Op-Med is a collection of original articles contributed by Doximity members.
Riiiing, riiiing, riiing.
Another restless night. With heavy hands, I reach for my phone. The dark crack distinctly visible in contrast to the bright screen that illuminates it. It’s 4:45 am.
Perfect. That’s when I always wake up. Even though I doze at 4 am, I still manage to awaken 45 minutes later. It’s routine.
I gaze at the screen, musing at the option of hitting the snooze button, but decide against it. I hit the dismiss button and wearily get out of bed, then make it. I then kneel and pray. It’s routine. I pray for family, for friends, for the sick and the poor. Most of all I pray to win the lottery. The latter, yet to be answered.
I proceed to the bathroom and gaze with obscure vision at my face. Evidence of dried drool still plastered to the corners of my mouth. I run my right hand over my head, displacing strands of short curly hair. I watch as they fall into the sink. Pieces of myself never to be returned. I groan with regret. It displeases me to have so much hair. I think back to the pictures I’ve seen of my father. The receding hairline. The bright glow of the sun’s reflection upon his head. The future is bleak for the men in my family. All ebb and no flow. It’s best I enjoy it now.
Riiiiing. Riiiing, riiiiing.
The second alarm. It’s 5:30 am now. So much time wasted! I hurriedly undress to shower and I jump in, letting the water hit every inch of my being. The pressure rises as I become accustomed to the heat surrounding me.
Just like that. Like countless waves crashing on a mountain side overlooking the deep vast sea. The dread overwhelms me. The mundanity of it all. School, hospital, study. School, hospital, study. Repeat. It’s routine. With no walls around me, I remain trapped. Struggling against the oceans burden as I kick and and I claw. I can’t swim. My heart quickens and breath shortens, my hands and feet heavy. I feel the throbbing in my head, getting heavier with each second. Boom, boom, boom, boom… and just like that, it stops. I open my eyes to the water pouring from the shower head. The temperature now cold. Like Antarctica’s tears. I can feel myself shivering as a smile flashes across my face. So subtle, so short lived, but I’m sure it was there. This switch, from hot to cold, despair to excitement.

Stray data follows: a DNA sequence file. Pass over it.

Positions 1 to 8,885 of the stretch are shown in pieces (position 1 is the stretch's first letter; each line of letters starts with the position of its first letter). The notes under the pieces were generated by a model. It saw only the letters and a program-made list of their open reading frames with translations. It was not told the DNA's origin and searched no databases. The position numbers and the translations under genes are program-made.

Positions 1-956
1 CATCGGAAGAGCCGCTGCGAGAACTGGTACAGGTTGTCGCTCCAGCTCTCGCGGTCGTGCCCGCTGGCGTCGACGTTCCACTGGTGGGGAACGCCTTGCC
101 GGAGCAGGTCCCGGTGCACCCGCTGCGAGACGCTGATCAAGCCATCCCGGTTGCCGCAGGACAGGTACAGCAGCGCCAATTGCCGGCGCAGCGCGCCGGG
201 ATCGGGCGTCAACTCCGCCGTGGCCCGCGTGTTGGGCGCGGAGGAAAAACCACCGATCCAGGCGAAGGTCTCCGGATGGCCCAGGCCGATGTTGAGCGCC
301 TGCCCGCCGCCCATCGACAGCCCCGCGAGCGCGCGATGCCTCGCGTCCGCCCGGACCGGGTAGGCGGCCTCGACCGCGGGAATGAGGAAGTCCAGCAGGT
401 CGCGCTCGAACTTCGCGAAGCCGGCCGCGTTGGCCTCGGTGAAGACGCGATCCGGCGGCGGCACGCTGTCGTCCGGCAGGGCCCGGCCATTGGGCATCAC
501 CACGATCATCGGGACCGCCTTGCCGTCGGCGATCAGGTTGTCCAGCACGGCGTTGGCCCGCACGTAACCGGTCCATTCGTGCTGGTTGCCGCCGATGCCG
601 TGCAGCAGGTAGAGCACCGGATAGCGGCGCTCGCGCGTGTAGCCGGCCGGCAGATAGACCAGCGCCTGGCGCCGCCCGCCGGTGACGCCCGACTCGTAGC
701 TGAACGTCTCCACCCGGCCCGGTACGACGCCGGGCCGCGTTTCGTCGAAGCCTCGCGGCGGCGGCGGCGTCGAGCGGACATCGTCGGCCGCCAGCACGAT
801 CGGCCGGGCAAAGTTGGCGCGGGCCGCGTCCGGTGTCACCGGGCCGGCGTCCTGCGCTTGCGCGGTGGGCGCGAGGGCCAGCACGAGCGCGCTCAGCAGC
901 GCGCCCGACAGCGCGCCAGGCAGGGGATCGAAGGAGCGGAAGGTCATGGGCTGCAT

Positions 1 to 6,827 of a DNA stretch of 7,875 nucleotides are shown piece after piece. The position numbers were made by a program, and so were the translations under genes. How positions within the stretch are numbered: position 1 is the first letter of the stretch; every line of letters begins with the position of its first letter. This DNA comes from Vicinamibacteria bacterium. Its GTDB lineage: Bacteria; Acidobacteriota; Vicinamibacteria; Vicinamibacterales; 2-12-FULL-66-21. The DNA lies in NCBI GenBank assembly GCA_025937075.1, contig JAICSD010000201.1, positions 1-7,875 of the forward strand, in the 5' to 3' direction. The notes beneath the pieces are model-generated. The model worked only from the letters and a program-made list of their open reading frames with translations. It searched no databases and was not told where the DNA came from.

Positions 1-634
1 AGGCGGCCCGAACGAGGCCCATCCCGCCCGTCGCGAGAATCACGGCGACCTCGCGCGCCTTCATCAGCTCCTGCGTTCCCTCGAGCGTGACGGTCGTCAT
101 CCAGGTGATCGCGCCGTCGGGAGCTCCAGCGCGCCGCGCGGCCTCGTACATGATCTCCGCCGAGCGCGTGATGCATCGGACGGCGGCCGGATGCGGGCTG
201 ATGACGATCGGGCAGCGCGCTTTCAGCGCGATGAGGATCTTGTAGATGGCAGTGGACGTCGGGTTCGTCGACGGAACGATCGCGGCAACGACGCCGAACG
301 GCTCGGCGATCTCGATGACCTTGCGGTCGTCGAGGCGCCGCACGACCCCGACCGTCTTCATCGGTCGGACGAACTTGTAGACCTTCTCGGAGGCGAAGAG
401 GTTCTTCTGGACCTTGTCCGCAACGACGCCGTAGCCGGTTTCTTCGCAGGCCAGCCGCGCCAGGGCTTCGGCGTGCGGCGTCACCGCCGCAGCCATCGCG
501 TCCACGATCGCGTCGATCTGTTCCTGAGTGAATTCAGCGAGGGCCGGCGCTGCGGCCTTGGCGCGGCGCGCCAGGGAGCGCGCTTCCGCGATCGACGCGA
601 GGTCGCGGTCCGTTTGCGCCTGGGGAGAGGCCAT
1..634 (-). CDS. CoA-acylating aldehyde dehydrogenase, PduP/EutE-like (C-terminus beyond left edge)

A quick wash and a rinse and I’m done. I wrap myself within the warmth of a nearby towel and begin to dry off, then put on the same light blue scrubs with the hospital’s name and logo emblazoned on its chest pocket. It’s routine. I had come to admire this simple but comfortable attire. The chosen clothing for my future profession. As I take a last look at that all too familiar mirror, the unfamiliar face that stares back at me from within; I am reminded of Thoreau’s warning: “beware of all enterprises that require new clothes, and not rather a new wearer of clothes.”
I think back to this past week, when the incoming class of medical students arrived at our school. Starry eyed with bright smiles, they seemed joyous to embark on this new voyage. A voyage to a land of dreams, of hopes, of wants. All too often as students, we neglect the journey we take to achieve our goals. Like a state function, we focus on what we are to become and lose sight of the path that gets us there. We forget, not because we lack moments of great fervor, but rather because routine makes up the majority of our existence.
For the first two years, we wake up, attend class, study, repeat. The next two, we wake up, attend clinic, study, repeat. To succeed, we fall into this robotic rhythm as students, that in turn creates an effect of emotional diminishing returns. Those moments of intense joy and passion become too few and far between. Does this change in residency? During fellowship? After training? Or are we doomed, forever stuck in a state of perpetual repetition? Where our yesterdays are indistinguishable from our today and tomorrow?
I, too, remember my first days in medical school — starry eyed with bright smiles. The light in my eyes now dimmed, fated only to be illuminated in the moments I spend in the operating theatre. The smile on my face affixed in a state of object permanence. When this voyage ends, may it bring with it an end to our routine.
Chika Anyanwu is a 4th year medical student at Texas A&M College of Medicine. Chika has no conflicts of interest to disclose.